U.S. patent application Ser. No. 09/854,500 described problems with operating frequencies not being ideally. However, vibration mounting the acoustic assembly 10 isolates it from the body of the tube and produces a system in which the operating frequencies are close to ideal. However, some comments may be helpful. First, while the tube length is not critical, operating a system such that problems related to the integer n are avoided is recommended. For example, if the system is resonant at 1000 Hz it also may be resonate at 2000 Hz (or at another frequency, thus the foregoing formulas should be kept in mind). Particular care should be given to avoiding sweeping a span of frequencies that include frequencies that will produce resonance with the tube open and with material in the tube 15. However, it is possible to use multiple frequencies as a “safety” check. For example, it is possible to test at one frequency, determine a result, and then verify that result using another frequency. It is also possible to skip around frequencies. For example, say the frequency 3500 will produce resonance with the end open and resonance with the material at a position X within the tube. Then, the frequency of 3500 should be avoided. The position X can still be sensed by changing the value of n in the formulas. However, it should be pointed out that using higher values of n in the formulas produces very “sharp” resonances that require small frequency changes to find resonance. Another “safety” check is to test for an open free end at one frequency, and then look for a closed free end at another frequency. The readings should be consistent.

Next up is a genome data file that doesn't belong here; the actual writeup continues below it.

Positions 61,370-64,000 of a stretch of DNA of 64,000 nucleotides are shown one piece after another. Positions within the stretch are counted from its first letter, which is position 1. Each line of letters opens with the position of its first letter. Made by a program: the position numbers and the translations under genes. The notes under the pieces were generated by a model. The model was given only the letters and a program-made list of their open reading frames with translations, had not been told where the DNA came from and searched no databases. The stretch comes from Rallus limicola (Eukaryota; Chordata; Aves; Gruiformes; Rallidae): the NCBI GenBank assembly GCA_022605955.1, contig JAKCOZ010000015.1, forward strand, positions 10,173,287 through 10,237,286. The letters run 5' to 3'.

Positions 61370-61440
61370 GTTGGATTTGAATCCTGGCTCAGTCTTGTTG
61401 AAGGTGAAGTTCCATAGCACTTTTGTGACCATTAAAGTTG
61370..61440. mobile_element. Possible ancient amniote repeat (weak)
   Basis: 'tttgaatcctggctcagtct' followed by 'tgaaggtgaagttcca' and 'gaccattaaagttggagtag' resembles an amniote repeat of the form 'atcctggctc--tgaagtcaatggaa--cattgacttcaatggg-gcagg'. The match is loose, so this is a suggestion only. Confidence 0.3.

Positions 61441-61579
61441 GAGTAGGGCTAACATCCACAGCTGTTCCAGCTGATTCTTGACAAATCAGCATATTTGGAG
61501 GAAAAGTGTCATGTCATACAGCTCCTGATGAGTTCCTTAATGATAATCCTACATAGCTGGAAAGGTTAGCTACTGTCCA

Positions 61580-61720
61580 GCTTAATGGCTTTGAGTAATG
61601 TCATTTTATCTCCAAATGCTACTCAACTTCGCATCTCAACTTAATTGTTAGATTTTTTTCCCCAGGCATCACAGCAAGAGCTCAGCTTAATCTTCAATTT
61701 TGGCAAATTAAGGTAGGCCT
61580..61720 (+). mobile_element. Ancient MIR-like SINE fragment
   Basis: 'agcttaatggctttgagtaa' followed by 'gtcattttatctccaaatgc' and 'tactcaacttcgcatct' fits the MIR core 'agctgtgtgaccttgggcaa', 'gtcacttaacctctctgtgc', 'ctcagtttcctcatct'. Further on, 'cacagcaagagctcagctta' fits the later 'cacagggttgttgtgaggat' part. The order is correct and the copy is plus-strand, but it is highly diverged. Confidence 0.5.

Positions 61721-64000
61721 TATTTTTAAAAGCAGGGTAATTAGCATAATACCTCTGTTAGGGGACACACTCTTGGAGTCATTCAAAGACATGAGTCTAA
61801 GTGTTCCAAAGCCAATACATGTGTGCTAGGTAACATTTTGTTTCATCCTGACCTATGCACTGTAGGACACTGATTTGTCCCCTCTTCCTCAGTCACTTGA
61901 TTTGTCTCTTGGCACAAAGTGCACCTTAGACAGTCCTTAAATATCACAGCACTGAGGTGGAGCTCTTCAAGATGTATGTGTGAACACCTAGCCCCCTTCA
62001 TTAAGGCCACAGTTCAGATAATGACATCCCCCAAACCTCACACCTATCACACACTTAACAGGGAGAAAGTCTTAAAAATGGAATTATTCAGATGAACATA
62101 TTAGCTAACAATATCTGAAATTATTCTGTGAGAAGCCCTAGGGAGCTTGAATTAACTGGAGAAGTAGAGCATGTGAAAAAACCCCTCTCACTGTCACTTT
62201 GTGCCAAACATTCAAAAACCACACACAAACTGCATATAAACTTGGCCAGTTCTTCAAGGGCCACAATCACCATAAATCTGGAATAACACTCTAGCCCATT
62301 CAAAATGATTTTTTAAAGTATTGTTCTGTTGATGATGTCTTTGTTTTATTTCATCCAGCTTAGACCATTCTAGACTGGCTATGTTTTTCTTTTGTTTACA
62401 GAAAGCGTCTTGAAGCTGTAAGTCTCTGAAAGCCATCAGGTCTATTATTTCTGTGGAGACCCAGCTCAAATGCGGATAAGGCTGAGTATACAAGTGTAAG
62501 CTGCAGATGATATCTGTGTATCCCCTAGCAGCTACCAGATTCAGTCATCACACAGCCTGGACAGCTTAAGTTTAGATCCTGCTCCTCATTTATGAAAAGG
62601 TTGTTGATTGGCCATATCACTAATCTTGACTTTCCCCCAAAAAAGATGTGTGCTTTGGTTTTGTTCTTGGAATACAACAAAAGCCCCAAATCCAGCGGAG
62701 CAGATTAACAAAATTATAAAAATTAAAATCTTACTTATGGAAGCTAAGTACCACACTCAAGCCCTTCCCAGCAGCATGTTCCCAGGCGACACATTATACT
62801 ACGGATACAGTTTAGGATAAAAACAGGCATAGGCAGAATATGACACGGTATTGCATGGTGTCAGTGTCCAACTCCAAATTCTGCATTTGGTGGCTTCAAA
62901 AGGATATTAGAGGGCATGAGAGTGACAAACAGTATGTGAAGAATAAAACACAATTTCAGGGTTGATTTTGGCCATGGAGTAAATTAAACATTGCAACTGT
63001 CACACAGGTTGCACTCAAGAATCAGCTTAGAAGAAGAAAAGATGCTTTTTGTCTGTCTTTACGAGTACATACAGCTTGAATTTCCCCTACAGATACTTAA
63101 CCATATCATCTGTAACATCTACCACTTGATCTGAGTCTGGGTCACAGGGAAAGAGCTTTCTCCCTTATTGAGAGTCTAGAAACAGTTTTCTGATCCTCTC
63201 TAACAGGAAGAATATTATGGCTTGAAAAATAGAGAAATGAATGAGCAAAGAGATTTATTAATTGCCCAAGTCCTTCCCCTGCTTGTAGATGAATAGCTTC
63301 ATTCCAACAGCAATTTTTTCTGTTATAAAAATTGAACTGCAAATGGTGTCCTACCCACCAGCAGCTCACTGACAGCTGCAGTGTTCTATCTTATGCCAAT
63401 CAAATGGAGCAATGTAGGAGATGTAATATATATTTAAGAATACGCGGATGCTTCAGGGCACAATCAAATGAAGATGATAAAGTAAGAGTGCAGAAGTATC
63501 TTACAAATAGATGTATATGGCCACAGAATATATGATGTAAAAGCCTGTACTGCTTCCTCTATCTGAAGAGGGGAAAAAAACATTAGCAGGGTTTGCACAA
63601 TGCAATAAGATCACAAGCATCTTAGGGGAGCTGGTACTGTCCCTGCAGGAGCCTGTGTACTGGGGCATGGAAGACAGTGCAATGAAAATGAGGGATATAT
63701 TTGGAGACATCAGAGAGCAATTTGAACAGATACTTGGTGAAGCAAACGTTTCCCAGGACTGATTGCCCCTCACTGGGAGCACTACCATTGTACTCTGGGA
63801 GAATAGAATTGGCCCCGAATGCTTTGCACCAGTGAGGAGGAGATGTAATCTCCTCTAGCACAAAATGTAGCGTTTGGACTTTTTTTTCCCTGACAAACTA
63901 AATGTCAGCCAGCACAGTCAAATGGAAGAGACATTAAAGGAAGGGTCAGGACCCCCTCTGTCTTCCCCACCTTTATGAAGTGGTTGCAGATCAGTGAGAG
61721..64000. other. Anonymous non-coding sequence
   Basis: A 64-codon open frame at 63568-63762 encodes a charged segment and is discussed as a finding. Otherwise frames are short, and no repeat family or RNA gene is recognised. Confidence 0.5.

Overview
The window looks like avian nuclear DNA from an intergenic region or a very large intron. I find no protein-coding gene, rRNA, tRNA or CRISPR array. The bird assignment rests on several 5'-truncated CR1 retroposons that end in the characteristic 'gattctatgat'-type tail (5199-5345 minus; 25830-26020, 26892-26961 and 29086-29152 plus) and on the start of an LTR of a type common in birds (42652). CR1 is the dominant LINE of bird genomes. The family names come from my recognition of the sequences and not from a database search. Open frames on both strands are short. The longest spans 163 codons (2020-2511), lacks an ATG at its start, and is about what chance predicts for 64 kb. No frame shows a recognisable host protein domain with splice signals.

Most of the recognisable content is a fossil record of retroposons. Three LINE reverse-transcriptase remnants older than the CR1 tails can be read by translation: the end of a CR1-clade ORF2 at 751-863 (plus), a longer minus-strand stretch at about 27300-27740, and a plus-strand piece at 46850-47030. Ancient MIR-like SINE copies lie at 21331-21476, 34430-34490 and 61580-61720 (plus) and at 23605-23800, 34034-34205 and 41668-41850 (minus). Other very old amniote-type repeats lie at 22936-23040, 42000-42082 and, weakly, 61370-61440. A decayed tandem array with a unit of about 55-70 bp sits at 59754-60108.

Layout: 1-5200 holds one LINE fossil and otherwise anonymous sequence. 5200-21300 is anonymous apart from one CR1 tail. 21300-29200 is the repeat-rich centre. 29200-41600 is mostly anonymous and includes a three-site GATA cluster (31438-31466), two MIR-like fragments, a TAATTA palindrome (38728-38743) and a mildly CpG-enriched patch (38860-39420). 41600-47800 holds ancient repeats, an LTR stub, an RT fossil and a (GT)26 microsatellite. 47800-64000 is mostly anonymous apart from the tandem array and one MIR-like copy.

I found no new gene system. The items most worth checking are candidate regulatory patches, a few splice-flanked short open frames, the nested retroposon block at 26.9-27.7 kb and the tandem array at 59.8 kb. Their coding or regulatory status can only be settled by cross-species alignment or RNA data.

The foregoing described the use of a trip point number to determine resonance. A suitable trip number should be based upon the particular system implementation and use. For example, if a frequency A produces a count of 40 when the free end is open, and a count no higher then 5 when the free end is closed, an acceptable trip number might be 22.